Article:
1 Year Old Behavior – The Start of Big Emotions
It finally happened. Your adorable chubby little angel baby has magically transformed into a busy bustling toddler overnight. Ok, maybe it wasn’t magical, and it wasn’t overnight but it sure feels this way. If it’s your last baby, your feels about them turning a year may be all the stronger. And you may be a little anxious about your 1 year old’s behavior. After all, toddlers are feared by most new parents. But fear not, there is so much fun to come. And the behaviors are easy to handle when you know how.
I, personally, think that the second year of a child’s life is an incredible time. Those 1 year old angles are more independent, inquisitive, interactive, but are not quite as tantrumy or willful yet. It’s simply fun watching your young toddler interact with the world and gain new understanding of how things work. So what can you expect in the second year of your child’s life?
- 1 Year Old Behavior – The Start of Big Emotions
- Activities to Include to Support The Emotional and Physical Development of Your 1 Year Old
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- Pin For Later
A Little About Your 1 Year Old’s Brain Development
If you would like to deepen your understanding what’s happening in your child’s brain, please read Toddler Emotional Development – The Brain of a 2 Year Old. I go over what processes happen in the brain and which parts of the brain are responsible for emotions and their regulation.
So, as you may have imagined, the brain is still so early in its development and the connections are rapidly forming. Your young toddler has no self-control and a lot of impulses. They want to touch everything, taste everything, climb everything, stick everything in little nooks and crannies. It’s a wild game.
But it’s so important for their synaptic pruning. Their brain is working hard on figuring out which synapses (connections) to keep and which to let go of. Expose them to as much as possible.
Activities to Include to Support The Emotional and Physical Development of Your 1 Year Old
Exposure to New Foods
It’s still pretty easy to introduce new foods to 1 year olds. Most kids are very curious about different textures and tastes, and will at least try what’s offered to them. Seize the opportunity. They may stop eating the foods once they turn 2 or 3, but it’s still great practice and may stave off picky eating.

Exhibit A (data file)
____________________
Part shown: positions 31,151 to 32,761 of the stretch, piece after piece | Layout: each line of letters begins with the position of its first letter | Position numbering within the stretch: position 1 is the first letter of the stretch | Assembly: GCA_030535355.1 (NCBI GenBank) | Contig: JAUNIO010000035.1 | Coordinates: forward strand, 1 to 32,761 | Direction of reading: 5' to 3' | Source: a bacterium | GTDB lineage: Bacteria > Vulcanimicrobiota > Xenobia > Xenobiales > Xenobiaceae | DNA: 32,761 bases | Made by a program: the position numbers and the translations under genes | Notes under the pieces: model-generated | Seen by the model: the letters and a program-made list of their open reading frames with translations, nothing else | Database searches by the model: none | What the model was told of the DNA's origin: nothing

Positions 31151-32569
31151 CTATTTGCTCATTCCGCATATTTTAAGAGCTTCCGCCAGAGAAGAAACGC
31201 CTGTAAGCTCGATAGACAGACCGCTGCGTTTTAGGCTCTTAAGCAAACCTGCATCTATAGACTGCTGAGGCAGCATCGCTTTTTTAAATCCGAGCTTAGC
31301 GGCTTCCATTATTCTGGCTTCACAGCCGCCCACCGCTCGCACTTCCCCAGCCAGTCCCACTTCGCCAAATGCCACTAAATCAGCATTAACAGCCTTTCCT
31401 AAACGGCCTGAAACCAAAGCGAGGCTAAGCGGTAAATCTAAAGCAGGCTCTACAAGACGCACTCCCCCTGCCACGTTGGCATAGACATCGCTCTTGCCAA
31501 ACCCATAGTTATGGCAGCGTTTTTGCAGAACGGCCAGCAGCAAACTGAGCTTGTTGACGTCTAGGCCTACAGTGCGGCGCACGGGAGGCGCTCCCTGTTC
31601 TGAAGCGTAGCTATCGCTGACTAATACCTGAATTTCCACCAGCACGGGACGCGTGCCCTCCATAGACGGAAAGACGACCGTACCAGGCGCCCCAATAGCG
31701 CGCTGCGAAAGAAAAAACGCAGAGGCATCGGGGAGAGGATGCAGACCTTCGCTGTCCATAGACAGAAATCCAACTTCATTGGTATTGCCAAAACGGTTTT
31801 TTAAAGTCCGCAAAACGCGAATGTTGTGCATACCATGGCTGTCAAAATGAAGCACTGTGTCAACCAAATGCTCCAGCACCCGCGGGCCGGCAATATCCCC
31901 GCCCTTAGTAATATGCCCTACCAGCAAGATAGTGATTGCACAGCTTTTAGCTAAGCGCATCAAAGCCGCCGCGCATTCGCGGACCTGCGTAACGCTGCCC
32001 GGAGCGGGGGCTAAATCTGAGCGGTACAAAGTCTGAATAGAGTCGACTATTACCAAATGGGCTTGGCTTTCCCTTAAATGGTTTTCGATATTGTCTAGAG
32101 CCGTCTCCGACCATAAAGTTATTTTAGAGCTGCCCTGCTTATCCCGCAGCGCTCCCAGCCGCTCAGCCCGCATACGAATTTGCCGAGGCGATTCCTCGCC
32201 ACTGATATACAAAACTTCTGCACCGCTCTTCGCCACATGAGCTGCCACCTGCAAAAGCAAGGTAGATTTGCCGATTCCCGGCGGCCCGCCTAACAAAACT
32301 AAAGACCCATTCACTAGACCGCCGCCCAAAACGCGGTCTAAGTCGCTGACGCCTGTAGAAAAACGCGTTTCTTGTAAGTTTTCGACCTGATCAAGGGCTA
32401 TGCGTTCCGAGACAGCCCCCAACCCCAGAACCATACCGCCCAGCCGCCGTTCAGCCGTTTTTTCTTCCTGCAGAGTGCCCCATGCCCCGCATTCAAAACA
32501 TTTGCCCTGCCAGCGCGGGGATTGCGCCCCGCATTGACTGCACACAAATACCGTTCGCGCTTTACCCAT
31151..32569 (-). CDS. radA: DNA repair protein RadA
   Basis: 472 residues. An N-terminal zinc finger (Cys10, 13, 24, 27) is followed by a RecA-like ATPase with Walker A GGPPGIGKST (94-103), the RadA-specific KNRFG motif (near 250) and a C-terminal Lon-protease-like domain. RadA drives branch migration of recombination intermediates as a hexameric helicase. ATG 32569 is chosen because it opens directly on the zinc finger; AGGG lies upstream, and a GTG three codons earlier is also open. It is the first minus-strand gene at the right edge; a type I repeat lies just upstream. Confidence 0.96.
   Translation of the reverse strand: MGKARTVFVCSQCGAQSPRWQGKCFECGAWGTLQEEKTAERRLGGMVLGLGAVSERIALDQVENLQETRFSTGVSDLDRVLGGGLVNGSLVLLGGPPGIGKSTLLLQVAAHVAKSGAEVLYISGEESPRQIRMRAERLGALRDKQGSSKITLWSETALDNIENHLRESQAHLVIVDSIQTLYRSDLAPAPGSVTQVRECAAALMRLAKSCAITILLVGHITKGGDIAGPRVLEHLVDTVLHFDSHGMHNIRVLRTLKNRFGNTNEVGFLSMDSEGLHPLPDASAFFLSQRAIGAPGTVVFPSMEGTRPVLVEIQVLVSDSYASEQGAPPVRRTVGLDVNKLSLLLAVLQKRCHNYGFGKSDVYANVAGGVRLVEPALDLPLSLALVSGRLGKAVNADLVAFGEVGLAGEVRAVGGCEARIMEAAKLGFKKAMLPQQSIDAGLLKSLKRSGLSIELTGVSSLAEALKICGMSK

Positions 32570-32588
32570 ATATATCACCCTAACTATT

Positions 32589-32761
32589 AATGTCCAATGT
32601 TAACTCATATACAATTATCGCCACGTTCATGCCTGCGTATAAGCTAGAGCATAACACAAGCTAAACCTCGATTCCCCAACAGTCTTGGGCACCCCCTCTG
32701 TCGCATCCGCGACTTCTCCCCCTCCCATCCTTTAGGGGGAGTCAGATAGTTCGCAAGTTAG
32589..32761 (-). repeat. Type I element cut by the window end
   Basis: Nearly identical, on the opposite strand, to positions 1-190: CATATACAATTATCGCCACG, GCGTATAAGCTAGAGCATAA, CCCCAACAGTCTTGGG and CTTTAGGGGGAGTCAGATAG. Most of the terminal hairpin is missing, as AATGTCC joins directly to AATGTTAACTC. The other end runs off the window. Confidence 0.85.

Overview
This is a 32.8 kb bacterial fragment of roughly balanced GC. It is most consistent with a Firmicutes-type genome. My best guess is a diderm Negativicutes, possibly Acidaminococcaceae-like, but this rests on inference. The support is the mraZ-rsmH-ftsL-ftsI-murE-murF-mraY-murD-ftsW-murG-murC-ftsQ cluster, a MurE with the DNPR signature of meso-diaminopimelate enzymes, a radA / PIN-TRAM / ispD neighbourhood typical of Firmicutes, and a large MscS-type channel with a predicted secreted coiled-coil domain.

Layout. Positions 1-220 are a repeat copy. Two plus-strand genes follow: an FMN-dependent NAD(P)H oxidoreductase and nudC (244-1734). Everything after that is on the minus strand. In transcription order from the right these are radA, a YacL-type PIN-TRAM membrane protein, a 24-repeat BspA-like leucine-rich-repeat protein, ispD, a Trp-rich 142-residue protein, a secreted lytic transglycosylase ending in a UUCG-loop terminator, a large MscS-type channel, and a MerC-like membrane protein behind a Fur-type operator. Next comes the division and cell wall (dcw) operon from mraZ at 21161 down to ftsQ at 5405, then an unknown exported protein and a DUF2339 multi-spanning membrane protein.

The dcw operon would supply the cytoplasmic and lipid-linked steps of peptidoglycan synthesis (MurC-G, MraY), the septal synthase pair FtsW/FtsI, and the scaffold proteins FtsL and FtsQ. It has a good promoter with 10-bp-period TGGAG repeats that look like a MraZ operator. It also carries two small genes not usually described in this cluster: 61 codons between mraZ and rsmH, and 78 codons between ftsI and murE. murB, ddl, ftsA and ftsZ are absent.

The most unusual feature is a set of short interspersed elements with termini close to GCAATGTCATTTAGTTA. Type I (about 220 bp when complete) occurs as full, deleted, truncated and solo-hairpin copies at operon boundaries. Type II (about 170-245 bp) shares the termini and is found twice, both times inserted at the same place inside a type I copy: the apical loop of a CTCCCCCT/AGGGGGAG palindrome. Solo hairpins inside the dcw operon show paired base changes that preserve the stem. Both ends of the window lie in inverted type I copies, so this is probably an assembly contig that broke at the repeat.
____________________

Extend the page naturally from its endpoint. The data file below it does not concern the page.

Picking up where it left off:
So make sure that you’re serving them the foods you are eating. It’s less work for you and your child is getting used to the fact that they eat the same food as the rest of the family.
Don’t feed them “kid foods”, like chicken nuggets, hot dogs, mac & cheese, etc. I know that it may be a cultural thing (I’m from Ukraine and there was never a separate kids’ menu), so it may be a difficult concept for some to implement. But, the less “kid foods” you give your child, the less you’re going to struggle going forward. If they don’t eat those foods early on, they don’t develop as much of a taste for them. For example, neither one of my sons eats anything deep fried like nuggets. They don’t even like mac & cheese very much. So, it’s all about what you expose them to from the beginning.
So, try to resist the temptation of feeding your child these “kid foods” in order to boost their calorie intake. It’s not necessary. Trust your child to regulate their food intake. They know what they feel in terms of hunger, you don’t. (For more tips on feeding toddlers, please read How Not to Stress Over Picky Eating Toddlers)
Lots of Sensory Play
Allow your 1 year to engage in loud sensory activities. Banging a spoon on the table may seem like an incredibly irritating activity to you, but to your toddler it’s serving so many purposes. There is a cause and effect (spoon on table makes loud noise), sensory experience (the loud noise), social acceptance of behavior (how are parents reacting to this). It’s just amazing.
Same goes for messy eating and playing. LET THEM DO IT!!!!! I can’t stress enough the importance of messy play for your child. The sensory input they get from touching, tasting, and smelling different textures is so important for their development. It allows them to develop curiosity about the world around them. Helps facilitate physical development by improving motor functions. Gives an opportunity to start practicing independent play (which you will want them to do as soon as possible, for your own sake). And lastly – it’s just plain FUN!
Expose Your 1 Year Old To Music